OSC Colloquium: Kaushik Sengupta

    Thursday, April 8, 2021 - 3:30pm - 5:00pm
    Virtual Via Zoom

    Open to campus and public.


    Speaker: Kaushik Sengupta

    Topic: Universally Programmable Chip-scale TeraHertz Systems: A New Design Paradigm and New Opportunities

    Zoom Link to Attend - https://arizona.zoom.us/j/94012959093

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    The last decade has seen tremendous advances in THz science and technology across a wide range of substrates from solid-state and photonic devices to 2D and nano-materials. In spite of the progress, the field can greatly benefit from low-cost, integrated, room-temperature technology that can potentially bring transformative changes for a wide range of applications in sensing, imaging and communications, not currently accessible due to cost, size and power limitations. Silicon-based integrated circuit technology with its extremely high levels of integration provides a potential platform, but conventional design methodologies need to be re-explored for efficient THz chip-scale systems. It can be argued that both the ‘THz gap’ and the ‘technology and applications gap’ is closing in meaningful ways in the THz range. Technologies beyond 100 GHz focusing on sensing, imaging and wireless back-haul links are getting attractive as we enter into a new area of highly dense network of autonomous systems requiring ultra-high speed and reliable links.

    In order to move beyond this inflection point as Moore’s law continue to slow, I will discuss why we need to look beyond the classical ‘device’-level metrics of efficiency and sensitivity of THz sources and detectors towards holistic ‘system’ level properties such as scalability and programmability. Such properties are critically important for applications in sensing and imaging, as evidenced across sensor fusion technologies across mmWave, IR and optical frequencies. The ultimate programmability in THz sources and sensors is one that can synthesize or receive THz fields with arbitrary configuration and spectrum. In this talk, I will highlight approaches that cut across electromagnetics, circuits, systems and signal processing, to allow for such reconfigurability in THz signal synthesis and sensing, yet realized with devices that are themselves not very efficient. Particularly, we will demonstrate approaches to THz CMOS sensors reconfigurable across the three field properties of spectrum (100 GHz-1000 GHz), beam pattern and polarization, programmable THz metasurfaces with CMOS tiling, and enabling dynamic spectrum shaping and physically secure sub-THz links. In the end, I will comment on what could be the major directions for the field in the coming decade.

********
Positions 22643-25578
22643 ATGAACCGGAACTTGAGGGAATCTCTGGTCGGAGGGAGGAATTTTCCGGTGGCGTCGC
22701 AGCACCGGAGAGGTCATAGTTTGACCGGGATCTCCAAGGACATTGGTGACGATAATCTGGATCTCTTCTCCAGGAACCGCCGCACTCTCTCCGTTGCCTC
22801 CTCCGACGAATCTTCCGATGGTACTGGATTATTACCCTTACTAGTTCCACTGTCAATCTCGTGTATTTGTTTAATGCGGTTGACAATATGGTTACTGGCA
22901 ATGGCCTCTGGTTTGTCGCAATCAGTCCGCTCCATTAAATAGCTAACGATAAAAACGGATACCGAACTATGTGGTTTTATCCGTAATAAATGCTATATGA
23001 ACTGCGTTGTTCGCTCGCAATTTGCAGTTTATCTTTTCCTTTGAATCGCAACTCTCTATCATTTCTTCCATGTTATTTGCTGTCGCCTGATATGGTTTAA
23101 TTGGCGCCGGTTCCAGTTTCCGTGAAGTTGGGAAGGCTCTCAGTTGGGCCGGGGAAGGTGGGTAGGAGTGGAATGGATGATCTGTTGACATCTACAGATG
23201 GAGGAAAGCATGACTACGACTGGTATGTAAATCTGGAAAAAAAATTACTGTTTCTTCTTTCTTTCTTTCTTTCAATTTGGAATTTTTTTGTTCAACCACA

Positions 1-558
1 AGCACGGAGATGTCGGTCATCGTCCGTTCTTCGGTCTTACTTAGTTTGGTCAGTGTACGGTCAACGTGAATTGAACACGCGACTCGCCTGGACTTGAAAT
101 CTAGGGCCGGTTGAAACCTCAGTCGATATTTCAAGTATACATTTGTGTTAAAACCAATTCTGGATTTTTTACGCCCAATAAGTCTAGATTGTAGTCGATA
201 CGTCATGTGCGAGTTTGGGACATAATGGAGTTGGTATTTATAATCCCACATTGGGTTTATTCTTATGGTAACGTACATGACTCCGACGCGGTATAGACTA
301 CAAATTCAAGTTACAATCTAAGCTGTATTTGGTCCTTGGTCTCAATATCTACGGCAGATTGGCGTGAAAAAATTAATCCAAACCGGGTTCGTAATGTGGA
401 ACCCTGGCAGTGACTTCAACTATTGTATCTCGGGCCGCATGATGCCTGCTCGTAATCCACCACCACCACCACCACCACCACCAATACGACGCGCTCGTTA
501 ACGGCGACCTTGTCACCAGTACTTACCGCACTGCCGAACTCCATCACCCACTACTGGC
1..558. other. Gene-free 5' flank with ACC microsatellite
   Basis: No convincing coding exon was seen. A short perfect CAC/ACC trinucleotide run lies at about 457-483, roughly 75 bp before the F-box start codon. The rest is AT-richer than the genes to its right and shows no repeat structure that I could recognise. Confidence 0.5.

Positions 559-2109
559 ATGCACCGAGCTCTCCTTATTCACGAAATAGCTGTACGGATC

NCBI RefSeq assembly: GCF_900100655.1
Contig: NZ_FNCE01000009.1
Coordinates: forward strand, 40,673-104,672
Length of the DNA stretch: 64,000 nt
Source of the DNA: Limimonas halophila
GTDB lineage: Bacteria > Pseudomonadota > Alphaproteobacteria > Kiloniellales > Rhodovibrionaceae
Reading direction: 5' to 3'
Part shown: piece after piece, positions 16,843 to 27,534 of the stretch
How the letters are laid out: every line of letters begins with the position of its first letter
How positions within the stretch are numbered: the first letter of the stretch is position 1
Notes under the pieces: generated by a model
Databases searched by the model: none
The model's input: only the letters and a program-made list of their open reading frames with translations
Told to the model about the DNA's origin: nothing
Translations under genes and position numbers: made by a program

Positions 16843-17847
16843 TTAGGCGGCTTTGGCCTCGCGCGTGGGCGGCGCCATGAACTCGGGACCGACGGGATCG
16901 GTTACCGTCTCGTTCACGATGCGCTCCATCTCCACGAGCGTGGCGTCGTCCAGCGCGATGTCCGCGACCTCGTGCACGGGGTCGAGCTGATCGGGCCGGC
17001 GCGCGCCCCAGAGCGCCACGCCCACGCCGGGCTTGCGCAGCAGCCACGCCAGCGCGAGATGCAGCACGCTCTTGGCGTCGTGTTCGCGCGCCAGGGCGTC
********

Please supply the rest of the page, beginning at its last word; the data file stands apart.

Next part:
Speaker Bio(s): 

    Kaushik Sengupta received the B.Tech. and M.Tech. degrees in electronics and electrical communication engineering from IIT Kharagpur, Kharagpur, India, in 2007, and the M.S. and Ph.D. degrees in electrical engineering from the California Institute of Technology (Caltech), Pasadena, CA, USA, in 2008 and 2012, respectively. In 2013, he joined the Department of Electrical Engineering, Princeton University, Princeton, NJ, USA, as a Faculty Member. His current research interests include high-frequency ICs, electromagnetics, and optics for various applications in sensing, imaging, and high-speed communication. Dr. Sengupta received the Bell Labs Prize (2017), Young Investigator Program (YIP) Award from the Office of Naval Research in 2017, the DARPA Young Faculty Award (2018) E. Lawrence Keys, Jr./Emerson Electric Co. Junior Faculty Award and the 2015 IEEE MTT-S Microwave Prize. He serves on the Steering committee in IEEE IMS, in the Technical Program Committee of IEEE CIC, member of the MTT-4 Committee on Terahertz technology, and has served as a Guest Editor of IEEE Journal of Solid-State Circuits. He has served as Distinguished Lecturer for IEEE Solid-State Circuits Society from 2019-2020, and is currently serving as Distinguished Lecturer for IEEE Microwave Theory and Techniques society from 2021-2023. He is the recipient of the Outstanding Young Engineer Award from the IEEE Microwave Theory and Techniques society in 2021.